“We have now articulated an alternative to the person-as-thinker and person-as-believer models in the person-as-lover model. We have highlighted four key elements of this model: Human persons are intentional creatures whose fundamental way of “intending” the world is love or desire. This love or desire—which is unconscious or noncognitive—is always aimed at some vision of the good life, some particular articulation of the kingdom. What primes us to be so oriented—and act accordingly—is a set of habits or dispositions that are formed in us through affective, bodily means, especially bodily practices, routines, or rituals that grab hold of our hearts through our imagination, which is closely linked to our bodily senses.”
In this thesis, he does not want to devalue the importance of thinking and believing. This will become clear if you read his work, but he wants to highlight the inestimable power of love or desire in a person.
The Second Big Idea
There is a second important part of his thesis that we need to preview before we start to draw some early implications. If people are formed primarily by what they desire or love, then we need to expand our thinking on both the kinds of things that form people and the power of those things. Smith calls what forms people “liturgies,” by which he means rituals or practices that are repeated and powerful in a person’s life. Liturgies direct a person’s love or desire toward something. These liturgies can be explicit or implicit. They can be sacred or secular.
Listen to Smith: “The core claim of this book is that liturgies (i.e. worship practices)—whether “sacred” or “secular”—shape and constitute our identities by forming our most fundamental desires and our most basic attunement to the world. In short, liturgies make us certain kinds of people, and what defines us is what we love. They do this because we are the sorts of animals whose orientation to the world is shaped from the body up more than from the head down. Liturgies aim our love to different ends precisely by training our hearts through our bodies. They prime us to approach the world in a certain way, to value certain things, to aim for certain goals, to pursue certain dreams, to work together on certain projects. In short, every liturgy constitutes a pedagogy that teaches us, in all sorts of precognitive ways, to be a certain kind of person.”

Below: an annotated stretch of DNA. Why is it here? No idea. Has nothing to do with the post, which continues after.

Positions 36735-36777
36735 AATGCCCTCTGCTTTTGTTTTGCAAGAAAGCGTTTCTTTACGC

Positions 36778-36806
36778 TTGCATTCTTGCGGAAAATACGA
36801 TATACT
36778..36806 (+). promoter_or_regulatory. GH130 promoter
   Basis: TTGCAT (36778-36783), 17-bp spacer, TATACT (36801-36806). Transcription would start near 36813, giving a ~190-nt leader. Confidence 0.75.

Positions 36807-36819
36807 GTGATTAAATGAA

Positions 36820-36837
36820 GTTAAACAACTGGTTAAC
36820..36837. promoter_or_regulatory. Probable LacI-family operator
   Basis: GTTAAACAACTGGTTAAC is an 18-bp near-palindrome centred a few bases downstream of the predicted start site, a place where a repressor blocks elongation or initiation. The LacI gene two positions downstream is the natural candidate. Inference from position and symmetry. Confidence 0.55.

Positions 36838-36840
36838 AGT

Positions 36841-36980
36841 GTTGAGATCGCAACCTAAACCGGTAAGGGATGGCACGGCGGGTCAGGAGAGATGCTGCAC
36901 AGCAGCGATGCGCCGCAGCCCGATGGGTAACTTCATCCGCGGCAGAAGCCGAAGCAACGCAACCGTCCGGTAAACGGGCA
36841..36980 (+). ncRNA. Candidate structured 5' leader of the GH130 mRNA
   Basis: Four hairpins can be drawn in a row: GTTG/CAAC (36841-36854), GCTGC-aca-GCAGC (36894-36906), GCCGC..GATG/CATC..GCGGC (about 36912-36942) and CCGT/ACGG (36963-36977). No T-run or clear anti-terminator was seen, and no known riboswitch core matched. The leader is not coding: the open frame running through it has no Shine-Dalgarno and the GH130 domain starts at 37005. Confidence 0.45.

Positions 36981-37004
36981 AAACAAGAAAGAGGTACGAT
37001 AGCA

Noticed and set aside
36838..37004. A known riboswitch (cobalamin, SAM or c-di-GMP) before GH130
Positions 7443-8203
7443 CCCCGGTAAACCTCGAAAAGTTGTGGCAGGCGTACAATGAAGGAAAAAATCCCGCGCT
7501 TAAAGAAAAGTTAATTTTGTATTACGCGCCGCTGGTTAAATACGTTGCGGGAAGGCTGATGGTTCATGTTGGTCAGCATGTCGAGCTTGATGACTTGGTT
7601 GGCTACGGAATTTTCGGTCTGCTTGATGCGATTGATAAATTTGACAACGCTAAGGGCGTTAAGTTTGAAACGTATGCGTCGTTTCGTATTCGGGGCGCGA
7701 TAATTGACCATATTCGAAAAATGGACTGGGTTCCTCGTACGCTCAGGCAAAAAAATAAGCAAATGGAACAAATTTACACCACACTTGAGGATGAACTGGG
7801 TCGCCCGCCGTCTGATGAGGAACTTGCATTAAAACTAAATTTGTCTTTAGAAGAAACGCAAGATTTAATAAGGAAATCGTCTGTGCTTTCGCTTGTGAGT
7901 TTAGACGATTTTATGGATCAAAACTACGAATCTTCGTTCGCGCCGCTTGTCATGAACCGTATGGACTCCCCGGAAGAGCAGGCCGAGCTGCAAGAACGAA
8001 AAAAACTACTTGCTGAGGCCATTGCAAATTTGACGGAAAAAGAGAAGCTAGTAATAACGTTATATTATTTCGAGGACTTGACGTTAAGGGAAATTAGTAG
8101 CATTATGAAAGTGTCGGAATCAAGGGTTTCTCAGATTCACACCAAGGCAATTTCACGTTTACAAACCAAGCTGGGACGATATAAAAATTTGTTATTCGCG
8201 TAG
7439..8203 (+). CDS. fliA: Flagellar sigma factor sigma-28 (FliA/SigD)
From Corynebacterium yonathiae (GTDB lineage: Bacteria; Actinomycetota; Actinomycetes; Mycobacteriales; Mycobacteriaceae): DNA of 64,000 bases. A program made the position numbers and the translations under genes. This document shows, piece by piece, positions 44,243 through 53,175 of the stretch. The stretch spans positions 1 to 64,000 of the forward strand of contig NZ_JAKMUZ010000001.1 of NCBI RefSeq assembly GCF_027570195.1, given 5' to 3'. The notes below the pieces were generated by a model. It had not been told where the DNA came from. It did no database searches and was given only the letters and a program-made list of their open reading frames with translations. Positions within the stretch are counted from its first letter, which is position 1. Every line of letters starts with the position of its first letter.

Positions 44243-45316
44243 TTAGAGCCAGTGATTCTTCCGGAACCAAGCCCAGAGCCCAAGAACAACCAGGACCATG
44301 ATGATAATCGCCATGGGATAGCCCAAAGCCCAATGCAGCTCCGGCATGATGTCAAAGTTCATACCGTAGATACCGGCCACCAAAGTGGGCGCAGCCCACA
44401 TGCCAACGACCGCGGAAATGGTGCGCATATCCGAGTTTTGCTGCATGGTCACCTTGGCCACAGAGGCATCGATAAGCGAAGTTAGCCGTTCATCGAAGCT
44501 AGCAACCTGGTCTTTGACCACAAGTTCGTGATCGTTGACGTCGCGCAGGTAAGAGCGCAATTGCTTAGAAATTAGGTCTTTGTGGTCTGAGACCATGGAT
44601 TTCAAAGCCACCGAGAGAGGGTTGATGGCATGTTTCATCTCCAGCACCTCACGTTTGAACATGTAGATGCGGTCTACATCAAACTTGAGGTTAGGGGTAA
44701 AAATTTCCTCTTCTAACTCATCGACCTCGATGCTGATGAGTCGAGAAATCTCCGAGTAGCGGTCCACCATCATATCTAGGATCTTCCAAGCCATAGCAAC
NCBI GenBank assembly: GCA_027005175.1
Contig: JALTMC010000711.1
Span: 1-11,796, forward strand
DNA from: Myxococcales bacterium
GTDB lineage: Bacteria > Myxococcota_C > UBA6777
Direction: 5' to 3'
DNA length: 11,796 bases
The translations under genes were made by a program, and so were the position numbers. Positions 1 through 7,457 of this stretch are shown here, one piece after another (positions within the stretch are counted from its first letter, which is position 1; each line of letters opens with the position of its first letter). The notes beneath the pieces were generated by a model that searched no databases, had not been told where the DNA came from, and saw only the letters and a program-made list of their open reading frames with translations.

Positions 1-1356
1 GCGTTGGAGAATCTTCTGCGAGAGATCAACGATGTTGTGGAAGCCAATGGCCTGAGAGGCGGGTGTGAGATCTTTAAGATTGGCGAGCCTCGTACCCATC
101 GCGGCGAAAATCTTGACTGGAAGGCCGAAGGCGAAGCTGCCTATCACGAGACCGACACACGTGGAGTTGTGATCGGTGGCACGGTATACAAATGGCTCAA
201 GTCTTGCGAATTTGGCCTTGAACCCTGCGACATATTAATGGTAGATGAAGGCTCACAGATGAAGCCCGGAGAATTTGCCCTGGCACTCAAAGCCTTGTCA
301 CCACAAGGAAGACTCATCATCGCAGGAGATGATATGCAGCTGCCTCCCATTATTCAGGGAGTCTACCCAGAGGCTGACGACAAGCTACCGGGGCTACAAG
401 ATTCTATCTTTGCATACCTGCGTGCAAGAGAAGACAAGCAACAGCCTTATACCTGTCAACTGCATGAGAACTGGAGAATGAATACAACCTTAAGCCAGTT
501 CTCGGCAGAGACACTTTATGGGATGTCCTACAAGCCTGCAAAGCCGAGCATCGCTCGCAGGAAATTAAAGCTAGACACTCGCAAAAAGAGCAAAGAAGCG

Now, if we start to put these things together we can begin to see a number of implications. As Smith develops his thesis he covers numerous significant implications for the life of a believer. Some of those we will get to by necessity of our more narrow interest, and some we may get to as this series of posts expand. But we are going to take an extended pause from the implications for our life as believers to consider how this affects our view of unbelievers. It’s here that we can perhaps see how this thesis addresses a possible blind spot for us Reformed folks, or at least a priority shift. Think about how we tend to view unbelievers and what shapes their worldview. If we see them as thinking-things or believing-things, then we will focus on what they read, where they get their news, what they think on hot button culture issues—whether they are conservative or progressive. But if we take Smith’s premise then we expand the institutions and also the power of those institutions. So for example, how is an unbeliever being formed by: school and the university, a family hobby or ritual, where the family or individual take vacation, tv and film, the sports world, and the shopping mall? Now, I am aware that we know these things have an influence-even strong influence on people, but I think Smith’s argument helps us to better understand the origin and power of those influences. It also helps us better understand the “why” of those influences. And perhaps most important it directs us where to look as well as how to engage and interact.